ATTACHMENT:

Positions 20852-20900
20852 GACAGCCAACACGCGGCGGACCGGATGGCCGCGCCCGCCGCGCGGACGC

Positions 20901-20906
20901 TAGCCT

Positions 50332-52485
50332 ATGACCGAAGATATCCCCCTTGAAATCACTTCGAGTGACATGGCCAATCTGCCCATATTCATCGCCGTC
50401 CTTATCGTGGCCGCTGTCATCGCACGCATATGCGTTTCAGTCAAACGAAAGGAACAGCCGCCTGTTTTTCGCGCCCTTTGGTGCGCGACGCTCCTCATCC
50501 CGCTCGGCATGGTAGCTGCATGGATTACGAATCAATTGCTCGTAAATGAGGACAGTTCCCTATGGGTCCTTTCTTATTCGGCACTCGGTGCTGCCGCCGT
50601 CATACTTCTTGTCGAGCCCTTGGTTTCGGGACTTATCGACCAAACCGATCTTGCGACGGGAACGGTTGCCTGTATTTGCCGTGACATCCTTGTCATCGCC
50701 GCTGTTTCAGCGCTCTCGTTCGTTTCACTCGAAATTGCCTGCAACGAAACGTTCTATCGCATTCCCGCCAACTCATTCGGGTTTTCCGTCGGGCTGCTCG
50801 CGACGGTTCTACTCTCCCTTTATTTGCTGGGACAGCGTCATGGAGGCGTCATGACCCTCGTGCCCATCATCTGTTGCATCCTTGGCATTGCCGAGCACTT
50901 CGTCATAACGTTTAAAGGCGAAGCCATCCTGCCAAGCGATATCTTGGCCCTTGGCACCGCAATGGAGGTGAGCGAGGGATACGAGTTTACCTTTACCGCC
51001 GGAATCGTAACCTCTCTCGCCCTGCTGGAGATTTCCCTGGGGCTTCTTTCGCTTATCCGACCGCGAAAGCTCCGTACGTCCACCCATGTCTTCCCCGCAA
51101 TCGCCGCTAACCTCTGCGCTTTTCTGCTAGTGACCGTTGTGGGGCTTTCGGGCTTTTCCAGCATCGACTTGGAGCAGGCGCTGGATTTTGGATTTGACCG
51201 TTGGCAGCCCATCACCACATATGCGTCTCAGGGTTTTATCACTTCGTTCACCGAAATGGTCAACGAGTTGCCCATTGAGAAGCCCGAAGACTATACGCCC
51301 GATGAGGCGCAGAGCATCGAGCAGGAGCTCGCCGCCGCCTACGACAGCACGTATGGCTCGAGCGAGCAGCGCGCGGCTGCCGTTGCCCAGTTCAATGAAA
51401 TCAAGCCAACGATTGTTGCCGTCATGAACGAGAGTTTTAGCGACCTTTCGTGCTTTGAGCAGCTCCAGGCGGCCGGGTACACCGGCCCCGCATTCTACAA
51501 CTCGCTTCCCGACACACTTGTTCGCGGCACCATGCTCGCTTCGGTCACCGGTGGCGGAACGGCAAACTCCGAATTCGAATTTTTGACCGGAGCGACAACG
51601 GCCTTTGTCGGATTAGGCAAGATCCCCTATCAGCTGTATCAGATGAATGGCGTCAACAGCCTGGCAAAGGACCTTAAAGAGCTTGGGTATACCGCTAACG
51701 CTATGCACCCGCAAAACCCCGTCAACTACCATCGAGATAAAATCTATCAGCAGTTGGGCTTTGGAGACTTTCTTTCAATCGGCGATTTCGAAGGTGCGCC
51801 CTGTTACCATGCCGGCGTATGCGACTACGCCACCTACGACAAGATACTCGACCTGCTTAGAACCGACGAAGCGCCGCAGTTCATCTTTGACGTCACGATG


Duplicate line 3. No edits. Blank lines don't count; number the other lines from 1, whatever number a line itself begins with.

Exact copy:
Positions 20901-20906